Journal Article

Enhancement of colon carcinogenesis by prostaglandin E<sub>2</sub> administration

Toshihiko Kawamori, Naoaki Uchiya, Takashi Sugimura and Keiji Wakabayashi

in Carcinogenesis

Volume 24, issue 5, pages 985-990
Published in print May 2003 | ISSN: 0143-3334
Published online May 2003 | e-ISSN: 1460-2180 | DOI:
Enhancement of colon carcinogenesis by prostaglandin E2 administration

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Although an accumulating body of evidence indicates that levels of prostaglandin E2 (PGE2) in human and rodent colon cancers are higher than those in surrounding normal tissues, the precise contribution of PGE2 to the process of colon cancer development has still been unclear. Therefore, we designed a study using a well-established azoxymethane (AOM)-induced colon carcinogenesis in male F344 rat model to investigate whether administration of exogenous PGE2 has a real impact on colon carcinogenesis. Intraperitoneal PGE2 injections (7.7 µg) once a week for 25 weeks significantly increased the AOM-induced colon tumor incidence (percent rats with tumors, 92 versus 53%, P < 0.05), especially adenocarcinomas (92 versus 47%, P < 0.05), and multiplicity (number of tumors per rat, 2.8 versus 1.0, P < 0.05). PGE2 treatment significantly increased 5-bromo-2′-deoxyuridine (BrdUrd) labeling index (11.8 versus 9.7%, P < 0.05) and reduced apoptotic index (0.34 versus 0.53%, P < 0.05) in colon cancers induced by AOM. PGE2 exhibits its physiological functions through binding to E-prostanoid (EP) membrane receptors EP1-4. All four types of EP receptors were detected in AOM-induced colon cancers using reverse transcription–polymerase chain reaction (RT–PCR). Our results provide evidence that PGE2 enhances colon carcinogenesis through induction of cell proliferation and reduction of apoptosis.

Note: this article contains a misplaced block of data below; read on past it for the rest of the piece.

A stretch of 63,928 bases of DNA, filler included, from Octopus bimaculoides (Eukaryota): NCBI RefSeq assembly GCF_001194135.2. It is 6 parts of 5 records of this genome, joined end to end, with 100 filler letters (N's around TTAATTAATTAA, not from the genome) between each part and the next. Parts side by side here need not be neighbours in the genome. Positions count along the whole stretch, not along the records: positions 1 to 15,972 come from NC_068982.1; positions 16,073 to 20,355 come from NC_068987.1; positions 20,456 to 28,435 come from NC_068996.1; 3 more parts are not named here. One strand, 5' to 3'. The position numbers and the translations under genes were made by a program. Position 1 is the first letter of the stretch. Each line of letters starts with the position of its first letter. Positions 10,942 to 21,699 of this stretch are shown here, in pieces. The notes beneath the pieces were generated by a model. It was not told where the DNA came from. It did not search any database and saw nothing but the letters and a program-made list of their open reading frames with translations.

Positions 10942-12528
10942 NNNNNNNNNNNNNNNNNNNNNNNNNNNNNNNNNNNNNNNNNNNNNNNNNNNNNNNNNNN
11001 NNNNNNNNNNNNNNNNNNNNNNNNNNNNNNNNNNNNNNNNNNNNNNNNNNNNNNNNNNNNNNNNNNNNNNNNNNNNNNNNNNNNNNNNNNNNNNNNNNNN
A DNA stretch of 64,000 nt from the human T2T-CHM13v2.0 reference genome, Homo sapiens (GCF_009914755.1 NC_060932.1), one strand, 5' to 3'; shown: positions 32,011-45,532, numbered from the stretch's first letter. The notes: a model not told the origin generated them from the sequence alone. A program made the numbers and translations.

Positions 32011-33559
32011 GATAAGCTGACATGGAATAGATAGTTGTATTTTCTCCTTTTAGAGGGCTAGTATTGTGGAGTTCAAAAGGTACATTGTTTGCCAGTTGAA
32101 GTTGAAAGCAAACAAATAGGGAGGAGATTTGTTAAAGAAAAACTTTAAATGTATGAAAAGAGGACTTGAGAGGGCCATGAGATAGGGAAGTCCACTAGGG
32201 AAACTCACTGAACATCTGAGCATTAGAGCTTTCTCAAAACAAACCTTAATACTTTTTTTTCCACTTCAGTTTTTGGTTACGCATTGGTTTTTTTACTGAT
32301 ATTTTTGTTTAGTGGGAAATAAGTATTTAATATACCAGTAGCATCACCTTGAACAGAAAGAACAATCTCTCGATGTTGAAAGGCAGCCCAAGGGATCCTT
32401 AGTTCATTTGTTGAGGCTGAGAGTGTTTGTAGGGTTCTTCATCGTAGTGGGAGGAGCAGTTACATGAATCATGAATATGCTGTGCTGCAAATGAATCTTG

Keywords: ACF, aberrant crypt foci; AOM, azoxymethane; BrdUrd, 5-bromo-2′-deoxyuridine; COX, cyclooxygenase; EP, E-prostanoid; NSAID, non-steroidal anti-inflammatory drug; PG, prostaglandin; RT–PCR, reverse transcription–polymerase chain reaction

Journal Article.  4603 words.  Illustrated.

Subjects: Clinical Cytogenetics and Molecular Genetics

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